Please note: This story contains reference to people who have died.

 

More than 2,000 people rallied in Perth on Thursday to mark the 30th anniversary of the Royal Commission into Aboriginal Deaths in Custody handing down its findings.

Herbert Bropho delivered the Welcome to Country and conducted the smoke ceremony.

He said that in the 30 years since the recommendations were made, 474 Aboriginal and Torres Strait Islander people have died in custody, including five last month.

“Nothing has been done. I invite you to listen to the stories, to get educated on the prison system and how it is run,” he said.

“We have the next generation of our mob, men, women and children, who are going into prison. Listen to the Elders, this has got to stop.”

“We are not punching bags, we are not images that you can shoot at.”

Winnie Hayward, whose 16-year-old son Christopher Drage, alongside Trisjack Ninyette-Simpson, 17, drowned after being chased into the Swan River by WA Police addressed the crowd.

She said Indigenous children are scared of police and “are not going to stop running, whether they’d done something wrong or not”.

“Our kids are scared, they are scared of police, they are sick and tired of being abused, physically, mentally and emotionally, every time they come into contact with police,” she said.

“They are scared for their lives.”

“[Christopher] was crying out for help. They stood there and let him drown. They pushed them to that river – they were children.”

Director of the Dumbartung Aboriginal Corporation, Robert Eggington, began his speech with a powerful gesture – destroying a statue of notorious child abuser, Christian Brother Paul Keaney.

Deaths in custody anniversary rally in Perth. Photo by Giovanni Torre.

Keaney set up the Tardun farm school near Geraldton and was principal at Clontarf and Bindoon Boys Town from 1942 until his death in 1954, he abused Aboriginal boys and forced child migrant boys from United Kingdom and Malta.

“Through the WA redress scheme there were hundreds and hundreds or stories that were told of how this one man molested, raped and brutalised many of our young people,” said Eggington.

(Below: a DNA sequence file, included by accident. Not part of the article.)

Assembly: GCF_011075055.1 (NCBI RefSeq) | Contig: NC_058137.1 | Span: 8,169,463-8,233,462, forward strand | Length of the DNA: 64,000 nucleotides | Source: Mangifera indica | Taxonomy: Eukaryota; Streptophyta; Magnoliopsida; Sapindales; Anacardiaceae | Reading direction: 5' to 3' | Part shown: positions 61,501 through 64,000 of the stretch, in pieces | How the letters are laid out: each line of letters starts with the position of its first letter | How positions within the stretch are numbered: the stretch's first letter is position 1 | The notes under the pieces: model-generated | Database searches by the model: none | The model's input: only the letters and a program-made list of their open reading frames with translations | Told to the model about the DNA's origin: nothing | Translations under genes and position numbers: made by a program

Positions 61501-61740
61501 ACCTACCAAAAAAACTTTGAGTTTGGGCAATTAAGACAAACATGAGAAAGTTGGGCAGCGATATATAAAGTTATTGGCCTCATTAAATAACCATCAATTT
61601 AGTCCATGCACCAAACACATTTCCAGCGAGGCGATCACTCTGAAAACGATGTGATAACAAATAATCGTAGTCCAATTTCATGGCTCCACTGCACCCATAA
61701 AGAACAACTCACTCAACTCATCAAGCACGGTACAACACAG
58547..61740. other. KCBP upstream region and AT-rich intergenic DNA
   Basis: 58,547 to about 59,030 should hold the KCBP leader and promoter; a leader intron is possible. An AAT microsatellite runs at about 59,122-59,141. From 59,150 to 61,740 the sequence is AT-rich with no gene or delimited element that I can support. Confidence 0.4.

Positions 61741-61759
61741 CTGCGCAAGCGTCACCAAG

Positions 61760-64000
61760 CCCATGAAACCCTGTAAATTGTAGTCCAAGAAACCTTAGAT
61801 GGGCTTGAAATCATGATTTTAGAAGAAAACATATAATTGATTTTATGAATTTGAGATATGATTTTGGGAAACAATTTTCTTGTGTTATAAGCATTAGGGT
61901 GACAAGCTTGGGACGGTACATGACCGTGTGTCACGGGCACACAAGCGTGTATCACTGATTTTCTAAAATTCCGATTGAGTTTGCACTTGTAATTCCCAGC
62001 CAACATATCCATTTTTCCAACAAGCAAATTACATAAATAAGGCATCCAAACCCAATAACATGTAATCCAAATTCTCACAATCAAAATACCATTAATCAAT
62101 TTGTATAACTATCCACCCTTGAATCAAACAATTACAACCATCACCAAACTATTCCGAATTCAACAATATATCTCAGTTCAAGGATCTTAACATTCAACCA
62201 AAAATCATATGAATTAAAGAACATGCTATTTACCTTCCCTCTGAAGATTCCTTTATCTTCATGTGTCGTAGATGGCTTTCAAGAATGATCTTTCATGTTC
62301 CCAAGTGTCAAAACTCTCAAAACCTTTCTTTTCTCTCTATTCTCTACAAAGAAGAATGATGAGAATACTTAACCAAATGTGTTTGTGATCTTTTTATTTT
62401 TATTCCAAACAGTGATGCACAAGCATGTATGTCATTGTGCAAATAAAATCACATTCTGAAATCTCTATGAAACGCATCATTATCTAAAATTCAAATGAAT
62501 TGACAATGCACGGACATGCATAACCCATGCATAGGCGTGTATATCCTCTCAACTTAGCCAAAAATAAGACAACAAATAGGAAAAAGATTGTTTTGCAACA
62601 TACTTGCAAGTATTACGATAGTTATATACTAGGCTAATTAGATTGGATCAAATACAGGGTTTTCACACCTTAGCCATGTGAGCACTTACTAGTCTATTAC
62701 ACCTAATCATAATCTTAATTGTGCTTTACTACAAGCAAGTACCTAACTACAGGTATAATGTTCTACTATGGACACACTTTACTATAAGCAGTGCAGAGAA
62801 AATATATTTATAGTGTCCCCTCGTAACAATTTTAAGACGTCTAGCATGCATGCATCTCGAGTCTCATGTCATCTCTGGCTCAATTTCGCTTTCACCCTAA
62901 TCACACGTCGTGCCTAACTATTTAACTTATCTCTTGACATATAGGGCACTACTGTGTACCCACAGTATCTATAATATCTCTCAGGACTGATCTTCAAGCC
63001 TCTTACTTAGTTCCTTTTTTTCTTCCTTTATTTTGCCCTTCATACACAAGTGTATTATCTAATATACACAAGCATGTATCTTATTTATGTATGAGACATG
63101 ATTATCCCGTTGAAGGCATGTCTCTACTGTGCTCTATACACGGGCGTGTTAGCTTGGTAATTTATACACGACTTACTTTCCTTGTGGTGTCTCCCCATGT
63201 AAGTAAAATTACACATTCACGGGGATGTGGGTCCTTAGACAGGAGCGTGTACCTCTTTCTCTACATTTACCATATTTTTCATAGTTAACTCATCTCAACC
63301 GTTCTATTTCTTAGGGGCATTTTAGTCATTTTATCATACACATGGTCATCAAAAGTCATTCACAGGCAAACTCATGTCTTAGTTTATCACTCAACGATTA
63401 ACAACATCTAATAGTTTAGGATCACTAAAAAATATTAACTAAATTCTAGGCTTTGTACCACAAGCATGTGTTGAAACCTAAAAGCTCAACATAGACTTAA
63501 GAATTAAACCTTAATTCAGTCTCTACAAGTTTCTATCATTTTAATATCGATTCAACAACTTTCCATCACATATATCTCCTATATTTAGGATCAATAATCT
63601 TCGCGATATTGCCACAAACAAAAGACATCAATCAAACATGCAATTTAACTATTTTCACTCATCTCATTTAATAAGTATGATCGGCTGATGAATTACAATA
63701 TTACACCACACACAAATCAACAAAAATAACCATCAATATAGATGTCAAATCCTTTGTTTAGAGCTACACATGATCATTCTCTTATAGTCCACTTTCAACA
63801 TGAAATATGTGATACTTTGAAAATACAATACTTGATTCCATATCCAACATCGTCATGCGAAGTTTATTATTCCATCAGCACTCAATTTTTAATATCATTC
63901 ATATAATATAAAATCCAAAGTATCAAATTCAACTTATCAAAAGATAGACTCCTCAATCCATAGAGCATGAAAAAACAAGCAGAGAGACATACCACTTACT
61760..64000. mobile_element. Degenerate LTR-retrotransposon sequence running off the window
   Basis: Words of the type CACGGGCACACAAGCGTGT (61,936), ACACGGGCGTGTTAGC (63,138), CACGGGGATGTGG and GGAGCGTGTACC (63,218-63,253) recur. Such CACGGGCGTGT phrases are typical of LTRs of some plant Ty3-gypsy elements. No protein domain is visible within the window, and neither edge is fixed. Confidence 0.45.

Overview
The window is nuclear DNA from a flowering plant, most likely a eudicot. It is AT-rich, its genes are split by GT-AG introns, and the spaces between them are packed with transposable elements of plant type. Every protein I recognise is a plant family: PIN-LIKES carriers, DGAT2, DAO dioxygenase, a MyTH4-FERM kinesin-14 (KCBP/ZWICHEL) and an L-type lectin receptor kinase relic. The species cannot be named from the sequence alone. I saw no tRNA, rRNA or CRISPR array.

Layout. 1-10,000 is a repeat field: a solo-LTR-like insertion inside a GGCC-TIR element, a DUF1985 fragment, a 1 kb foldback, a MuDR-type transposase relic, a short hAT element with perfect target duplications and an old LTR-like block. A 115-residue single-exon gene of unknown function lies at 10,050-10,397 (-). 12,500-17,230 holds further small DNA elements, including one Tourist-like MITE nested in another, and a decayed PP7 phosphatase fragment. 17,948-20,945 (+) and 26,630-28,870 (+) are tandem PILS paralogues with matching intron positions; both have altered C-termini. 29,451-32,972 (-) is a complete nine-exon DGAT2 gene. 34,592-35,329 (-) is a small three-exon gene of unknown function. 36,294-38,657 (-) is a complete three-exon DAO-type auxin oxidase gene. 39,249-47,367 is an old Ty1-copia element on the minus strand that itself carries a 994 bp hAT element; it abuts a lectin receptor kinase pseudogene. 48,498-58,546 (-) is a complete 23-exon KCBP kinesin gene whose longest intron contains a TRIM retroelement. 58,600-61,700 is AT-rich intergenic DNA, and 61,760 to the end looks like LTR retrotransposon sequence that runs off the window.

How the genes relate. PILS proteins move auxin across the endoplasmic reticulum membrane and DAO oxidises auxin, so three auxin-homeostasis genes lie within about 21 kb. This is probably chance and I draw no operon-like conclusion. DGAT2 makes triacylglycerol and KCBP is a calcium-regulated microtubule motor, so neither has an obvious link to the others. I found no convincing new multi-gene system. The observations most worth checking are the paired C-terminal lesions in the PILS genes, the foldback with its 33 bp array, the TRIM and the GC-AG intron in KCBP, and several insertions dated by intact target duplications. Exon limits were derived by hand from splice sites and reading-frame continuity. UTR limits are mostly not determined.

He revealed the bust of Keaney that once stood at Bindoon Agricultural College, where his ornate grave was removed in 2016, and with the help of others smashed it to pieces with a sledgehammer, saying “let’s send the monster to hell”.

Eggington brought a 300-year-old boomerang, made by a Noongar man in the South West, that had been brought back home from Belgium.

“This represents the struggle and the connection of our young people and our people today to the ancestors and our identity,” he said.

“When Charles Fremantle anchored at Bathers’ beach and entered Bibbluman land our people became known as the people of chains and shackles.”

Eggington also held up an iron collar and ball and chain from the era, which were used on Aboriginal people.

“What a shame, what a disgrace to imprison people inside these kinds of apparatus – the apparatus of death,” he said.

“Time is as fickle as it is precious, and we have little time left to fail… We as people mush assert as much power as we can … the three strike laws [mandatory sentencing] must be immediately revoked forever.”

Robert Egginton holding up chains used on Aboriginal people at Perth Deaths in Custody rally. Photo Supplied Giovanni Torre.

Eggington spoke about the virulent racism, segregation and state violence of the period leading up to, during and immediately after the Royal Commission handed down its findings.

He detailed the horrific injuries of the 16-year-old boy violently killed by police in Roebourne in 1983, for which the officers were cleared, which sparked years of protests and activism by organisations fighting for justice.

This event was the catalyst for the Royal Commission in 1991.

Eggington said millions of dollars intended for implementing the hundreds of recommendations of the reforms were “extorted” into expanding police resources and infrastructure.

He condemned a corrupt system that promotes environmental degradation and “sends it children to war” to defend “capitalism fabricated on the back of materialism and white privilege”.

“The tongue of the white man talks about expectations and delivers nothing,” he said.

“His lies are made of dirt … You either stand with the oppressor or with the oppressed.”

He said those who continue the work of the British Empire in Australia “should be charged under international law with genocide”, and linked the struggle of Indigenous people in Australia with the ongoing police violence against the Black communities of the United States.

Other speakers included the Shadow Minister for Indigenous Australians and Wiradjuri woman Linda Burney, and Dorinda Cox, Noongar/Yamatji woman and lead candidate for the Greens WA Senate ticket.

By Giovanni Torre